Country Facts and Folklore
By Andy Reddick
ON THE CUTTING EDGE OF TECHNOLOGY
The quaint little villages of Douds and Leando, along with other Van Buren County communities, have sometimes experienced living along the cutting edge of technology without even realizing it, or without acknowledging the effort put forth by local merchants and leaders to bring new things to public attention.
For example, Art Daniels sold and repaired radios in a shop in Keosauqua in 1947. By early 1948 Daniels opened an electronic store in the front of the Masonic Temple Building in Douds while his wife operated the restaurant next to Barker’s Grocery. Excited about the prospects of television in this area, Art was one of the first to sell television equipment, making this new media available to the public years before it was marketed in most areas.
It was around the end of 1949 when I first saw television. At the filling station west of Finney’s Store in Leando, a group of perhaps a dozen people was huddled together, braving the cold around the large front store window. I soon realized that there was a broadcast being carried over two loudspeakers attached to the building above them.
As I edged my way into the crowd, I saw a small box inside the store transmitting pictures of boxers, and from the device wires were attached to a tall antenna that reached dozens of feet skyward above the building. People inside were very excited, and it was difficult to tell what was going on at first. As the snow on the television screen cleared enough to distinguish which boxer was wearing dark or white shorts, or when one seemed to be getting the best jabs at his opponent, the noisy spectators inside and out burst into wild cheers. According to my recollections, people were saying that the program came all the way from Ames (one of the nearest television stations.)
Although I have been unable to pinpoint the exact time of this broadcast, I discovered that WOI-TV of Ames was listed as an experimental station in the 1940s. A tower was built in 1948, equipment was ordered in 1949, and the station officially began broadcasting at the end of January 1950. It was possible for them to make some preliminary broadcasts late in 1949 but I have not found an official record to validate that they did this.
Only twelve channels (2-13) were available for broadcasting during the 1940s, and as new stations appeared, it was obvious that the airwaves would soon become clogged with signals. Beginning in 1948 applications for TV licenses were frozen until the FCC crafted a national system of channel distribution. Until the freeze was lifted in 1952, only two stations had been approved to operate in the state of Iowa, and these were WOI-TV in Ames and WOC-TV in Davenport.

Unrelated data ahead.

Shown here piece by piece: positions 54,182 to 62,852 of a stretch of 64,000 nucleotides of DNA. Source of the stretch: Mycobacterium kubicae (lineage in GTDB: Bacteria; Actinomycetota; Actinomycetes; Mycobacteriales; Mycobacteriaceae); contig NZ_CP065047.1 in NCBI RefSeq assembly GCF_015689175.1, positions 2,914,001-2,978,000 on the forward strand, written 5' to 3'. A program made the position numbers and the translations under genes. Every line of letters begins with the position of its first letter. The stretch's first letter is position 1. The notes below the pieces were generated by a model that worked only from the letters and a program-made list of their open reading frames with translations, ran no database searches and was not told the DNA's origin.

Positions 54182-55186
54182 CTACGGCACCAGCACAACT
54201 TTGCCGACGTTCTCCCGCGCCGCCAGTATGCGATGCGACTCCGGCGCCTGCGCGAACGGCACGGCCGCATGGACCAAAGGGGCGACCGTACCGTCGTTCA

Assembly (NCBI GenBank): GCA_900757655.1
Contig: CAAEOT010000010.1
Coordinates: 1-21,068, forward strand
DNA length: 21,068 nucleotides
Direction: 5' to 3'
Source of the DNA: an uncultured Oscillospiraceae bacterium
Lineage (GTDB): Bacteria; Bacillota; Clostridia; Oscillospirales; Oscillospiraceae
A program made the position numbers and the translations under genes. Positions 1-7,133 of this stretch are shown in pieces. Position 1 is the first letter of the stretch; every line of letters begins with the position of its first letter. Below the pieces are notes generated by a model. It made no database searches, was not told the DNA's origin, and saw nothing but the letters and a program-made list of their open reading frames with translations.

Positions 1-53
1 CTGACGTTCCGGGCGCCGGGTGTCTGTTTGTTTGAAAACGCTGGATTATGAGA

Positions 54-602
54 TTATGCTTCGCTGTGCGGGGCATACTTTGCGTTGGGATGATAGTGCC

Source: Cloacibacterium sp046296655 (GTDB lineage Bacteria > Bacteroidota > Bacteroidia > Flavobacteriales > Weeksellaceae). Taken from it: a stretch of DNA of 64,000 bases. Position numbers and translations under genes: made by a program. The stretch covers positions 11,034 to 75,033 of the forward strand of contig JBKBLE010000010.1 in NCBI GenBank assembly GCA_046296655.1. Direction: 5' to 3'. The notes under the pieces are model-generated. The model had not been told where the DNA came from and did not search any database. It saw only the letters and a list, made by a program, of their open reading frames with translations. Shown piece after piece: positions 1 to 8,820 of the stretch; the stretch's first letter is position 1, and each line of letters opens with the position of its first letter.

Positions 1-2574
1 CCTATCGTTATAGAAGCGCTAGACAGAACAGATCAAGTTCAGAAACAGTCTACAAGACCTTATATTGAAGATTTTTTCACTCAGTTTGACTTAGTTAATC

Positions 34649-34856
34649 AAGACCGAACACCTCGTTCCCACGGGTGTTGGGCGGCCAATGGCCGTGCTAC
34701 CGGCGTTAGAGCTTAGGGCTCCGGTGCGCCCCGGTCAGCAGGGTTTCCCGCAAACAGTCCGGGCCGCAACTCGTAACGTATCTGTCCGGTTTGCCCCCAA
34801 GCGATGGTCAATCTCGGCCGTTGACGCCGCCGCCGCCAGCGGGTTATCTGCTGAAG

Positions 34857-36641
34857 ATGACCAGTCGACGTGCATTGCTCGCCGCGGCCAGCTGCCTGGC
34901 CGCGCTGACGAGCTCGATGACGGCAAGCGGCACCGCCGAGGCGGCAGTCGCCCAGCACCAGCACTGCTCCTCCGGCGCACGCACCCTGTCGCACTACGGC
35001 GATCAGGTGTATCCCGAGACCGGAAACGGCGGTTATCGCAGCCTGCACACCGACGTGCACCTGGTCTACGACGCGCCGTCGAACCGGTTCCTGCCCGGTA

Davenport began broadcasting on Halloween night, 1949. Thus it is even more likely that the transmission I witnessed in Leando near the end of 1949 was actually coming from Davenport, rather than from Ames.
In 1950 Daniels surprised students by setting up a large 21-inch black-and-white console model television set in the Douds-Leando high school’s assembly room. Students from all grades crowded into close quarters to see this broadcast, and most children would view this media for the very first time. We learned quickly about the New York Yankees.
Atop the building a large antenna usually allowed good, clear reception. How we loved the commercials and howled at the antics of the Gillette parrot.
Art Daniels left the antenna atop the roof at the Douds School, then brought a television over to school each year for students to watch during the World Series, and once in awhile for other special televised events. He apparently provided this service out of kindness, as there is no record of the school purchasing a television set and equipment from him or anyone else.
In 1950 and 1951, Art was selling receiving sets throughout the area, each equipped with tall antennas reaching fifty feet or more above the rooftops. Dave Pollock remembers that his brother John purchased one from Daniels when he came back from the Korean War in the summer of 1951. "I went over to watch it a couple of times, but couldn’t see anything on it but snow!"
For those that had sets, their living rooms would be filled with neighbors and friends to watch programs, and sometimes they were lucky enough to see a full program with good reception and sound. But we remained in "the fringe area" until late in 1955.
These first glimpses of television in Douds-Leando were rather unique. I am sure that many students appreciated the effort of Mr. Daniels and the school administration for allowing us to see this new device, if only because we got out of classes, but most of us were unaware of all the hard work involved in bringing about those early presentations. It was never obvious to us that we were far ahead of the times when we became exposed to this advancing technology. We simply enjoyed it and wanted more!
Contributed to the Van Buren Co. IAGenWeb Project by Andy Reddick